Valley School first opened in 1979, occupying a site in Cheadle, Stockport and it was originally a school for children with physical difficulties.
It moved to the present site in Bramhall in 1984. Our school motto, ‘Small steps, giant strides’ captures our belief that with the right help and support, children are capable of great progress, and we see evidence of this each day in our school.
We are a primary special school that caters for pupils from 2-11 years of age, with complex learning difficulties and disabilities. We have been an OFSTED outstanding school since 2011.
For a number of years, we have been using iPad in our classrooms to aid children’s learning, develop IT skills and support personal and social skills. Increasingly, children are having access to iPad at home for relaxation and reward and this has made it more difficult for our children to use them as a learning tool in the classroom.
Working with My QoL (part of the My Improvement Network), parents and the Local Authority has enabled us to develop an android based system which is tailored to the specific needs of pupils with learning difficulties, has easy access for parents and families to contribute and share information and with a display that looks different to an iPad. A parent trialling the android at home, described how her son quickly picked up on the difference between his iPad and the tablet and it has enabled her to share learning activities, videos and photos of his life with him in a way which is different to the way he uses the iPad.
Pupils have personal logins and there are shared areas for home and school which parents can access via androids and other media devices. Under the tab ‘Life story and personal projects’ there are areas where children’s learning, development and achievements are recorded in ‘My Journey’ which can be shared with families and professionals and printed as a book when they leave school. The ‘All About Me’ tab enables families and school to create a one-page personal profile/passport which can be shared with other agencies such as hospitals, therapists and other schools. There are visual activities to help children express feelings and indicate where on their body they have pain. It can be very upsetting and frustrating for parents and carers when a child can’t tell them where it hurts.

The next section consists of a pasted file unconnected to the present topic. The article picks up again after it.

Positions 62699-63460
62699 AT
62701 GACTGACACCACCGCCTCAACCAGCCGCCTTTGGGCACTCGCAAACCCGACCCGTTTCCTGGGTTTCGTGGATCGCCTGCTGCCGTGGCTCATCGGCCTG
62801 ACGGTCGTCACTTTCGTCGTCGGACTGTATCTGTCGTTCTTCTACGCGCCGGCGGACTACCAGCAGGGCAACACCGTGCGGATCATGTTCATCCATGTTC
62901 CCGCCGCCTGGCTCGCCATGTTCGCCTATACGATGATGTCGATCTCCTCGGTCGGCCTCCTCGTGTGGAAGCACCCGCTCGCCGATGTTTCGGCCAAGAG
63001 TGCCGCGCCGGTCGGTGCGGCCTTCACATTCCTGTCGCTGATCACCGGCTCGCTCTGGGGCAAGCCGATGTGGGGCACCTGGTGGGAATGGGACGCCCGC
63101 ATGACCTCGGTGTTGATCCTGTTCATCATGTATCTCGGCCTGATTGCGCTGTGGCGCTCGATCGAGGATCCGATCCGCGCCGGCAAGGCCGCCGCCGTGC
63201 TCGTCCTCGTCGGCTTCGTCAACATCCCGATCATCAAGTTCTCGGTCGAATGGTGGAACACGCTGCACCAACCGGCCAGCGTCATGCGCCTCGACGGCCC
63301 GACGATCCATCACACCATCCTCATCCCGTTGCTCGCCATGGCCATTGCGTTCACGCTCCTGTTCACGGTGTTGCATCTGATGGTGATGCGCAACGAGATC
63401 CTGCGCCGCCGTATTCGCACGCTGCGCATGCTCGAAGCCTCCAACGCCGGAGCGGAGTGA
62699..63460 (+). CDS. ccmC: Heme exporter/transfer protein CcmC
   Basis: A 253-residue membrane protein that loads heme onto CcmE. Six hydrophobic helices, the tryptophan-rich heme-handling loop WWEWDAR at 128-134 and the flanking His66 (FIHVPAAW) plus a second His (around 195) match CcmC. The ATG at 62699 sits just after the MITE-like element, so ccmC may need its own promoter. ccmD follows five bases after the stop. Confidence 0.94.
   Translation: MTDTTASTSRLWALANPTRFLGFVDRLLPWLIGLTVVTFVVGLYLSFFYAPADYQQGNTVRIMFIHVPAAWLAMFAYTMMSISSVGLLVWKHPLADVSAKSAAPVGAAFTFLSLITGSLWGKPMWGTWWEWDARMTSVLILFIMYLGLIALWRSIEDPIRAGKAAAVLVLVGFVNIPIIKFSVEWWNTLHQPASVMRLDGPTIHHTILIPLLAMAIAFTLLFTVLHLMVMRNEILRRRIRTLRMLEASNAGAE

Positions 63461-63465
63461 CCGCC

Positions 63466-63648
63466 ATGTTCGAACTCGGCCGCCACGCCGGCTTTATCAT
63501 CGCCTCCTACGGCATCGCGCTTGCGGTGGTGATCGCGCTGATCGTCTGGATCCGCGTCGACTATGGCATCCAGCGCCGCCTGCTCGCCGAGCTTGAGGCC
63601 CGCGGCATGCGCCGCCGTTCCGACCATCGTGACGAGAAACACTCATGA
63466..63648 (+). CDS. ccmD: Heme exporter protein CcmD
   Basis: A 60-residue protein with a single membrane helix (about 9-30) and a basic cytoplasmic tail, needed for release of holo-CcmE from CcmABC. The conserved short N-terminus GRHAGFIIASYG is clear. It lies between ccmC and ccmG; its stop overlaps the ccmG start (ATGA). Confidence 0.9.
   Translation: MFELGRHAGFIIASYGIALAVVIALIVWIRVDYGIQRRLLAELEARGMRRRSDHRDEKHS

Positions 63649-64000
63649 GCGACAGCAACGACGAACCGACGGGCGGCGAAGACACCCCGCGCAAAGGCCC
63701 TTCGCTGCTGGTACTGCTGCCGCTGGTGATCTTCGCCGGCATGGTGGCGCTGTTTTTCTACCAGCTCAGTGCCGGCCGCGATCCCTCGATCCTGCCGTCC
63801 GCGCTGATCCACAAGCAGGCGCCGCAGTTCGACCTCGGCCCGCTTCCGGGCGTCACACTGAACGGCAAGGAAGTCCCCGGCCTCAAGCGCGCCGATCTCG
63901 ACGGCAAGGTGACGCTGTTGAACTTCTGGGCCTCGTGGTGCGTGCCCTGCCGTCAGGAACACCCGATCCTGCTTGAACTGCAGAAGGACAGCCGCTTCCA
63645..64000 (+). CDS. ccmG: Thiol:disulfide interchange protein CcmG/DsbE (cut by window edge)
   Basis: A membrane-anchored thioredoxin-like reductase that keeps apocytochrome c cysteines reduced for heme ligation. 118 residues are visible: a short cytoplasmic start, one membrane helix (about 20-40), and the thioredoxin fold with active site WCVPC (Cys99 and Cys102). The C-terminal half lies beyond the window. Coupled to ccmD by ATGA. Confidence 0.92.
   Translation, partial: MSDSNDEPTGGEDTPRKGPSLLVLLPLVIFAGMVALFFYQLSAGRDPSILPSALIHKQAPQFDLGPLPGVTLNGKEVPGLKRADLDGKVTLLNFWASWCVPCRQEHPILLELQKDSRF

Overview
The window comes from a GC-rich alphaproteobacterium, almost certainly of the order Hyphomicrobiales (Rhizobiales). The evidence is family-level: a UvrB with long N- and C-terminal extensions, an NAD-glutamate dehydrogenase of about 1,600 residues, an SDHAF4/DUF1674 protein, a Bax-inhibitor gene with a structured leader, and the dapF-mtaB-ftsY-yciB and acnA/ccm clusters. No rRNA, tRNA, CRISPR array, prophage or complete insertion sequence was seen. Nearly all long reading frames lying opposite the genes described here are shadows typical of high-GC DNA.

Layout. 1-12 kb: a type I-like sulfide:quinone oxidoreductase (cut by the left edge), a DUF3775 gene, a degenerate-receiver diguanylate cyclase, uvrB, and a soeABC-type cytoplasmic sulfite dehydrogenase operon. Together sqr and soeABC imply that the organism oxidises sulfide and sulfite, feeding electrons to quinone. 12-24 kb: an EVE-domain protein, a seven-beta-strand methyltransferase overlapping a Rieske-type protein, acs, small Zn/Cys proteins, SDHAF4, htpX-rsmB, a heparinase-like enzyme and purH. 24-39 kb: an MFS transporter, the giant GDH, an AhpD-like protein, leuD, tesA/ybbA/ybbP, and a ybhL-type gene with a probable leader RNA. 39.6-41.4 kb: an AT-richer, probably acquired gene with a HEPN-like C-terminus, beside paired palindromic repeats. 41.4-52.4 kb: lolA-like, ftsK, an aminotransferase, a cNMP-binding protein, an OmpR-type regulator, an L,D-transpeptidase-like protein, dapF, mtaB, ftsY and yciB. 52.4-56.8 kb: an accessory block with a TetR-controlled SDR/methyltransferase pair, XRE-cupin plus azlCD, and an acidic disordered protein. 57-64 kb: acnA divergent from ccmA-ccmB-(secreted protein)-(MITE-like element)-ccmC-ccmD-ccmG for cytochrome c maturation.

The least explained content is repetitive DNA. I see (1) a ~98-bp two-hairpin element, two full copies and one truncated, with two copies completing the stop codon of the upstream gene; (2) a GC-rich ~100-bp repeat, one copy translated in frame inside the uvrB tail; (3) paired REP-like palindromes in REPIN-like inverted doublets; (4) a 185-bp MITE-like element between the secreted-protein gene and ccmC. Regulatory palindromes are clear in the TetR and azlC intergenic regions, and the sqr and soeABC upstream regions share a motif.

We have been developing activities with the team from My Learning Network that will support children, settings and families to give their child a voice, aid transitions (through virtual tours of our school and our LA specialist high school), promote learning and track progress and wellbeing. There are activities to support and develop communication and a pictorial activity plan to show routines and weekly and daily activities.
We have also been well supported by the Local Authority who have worked with us to ensure that all the systems are compatible with school-based systems and are secure.
It has been an exciting journey and one that we hope will continue as we roll out the system and begin to share with our families.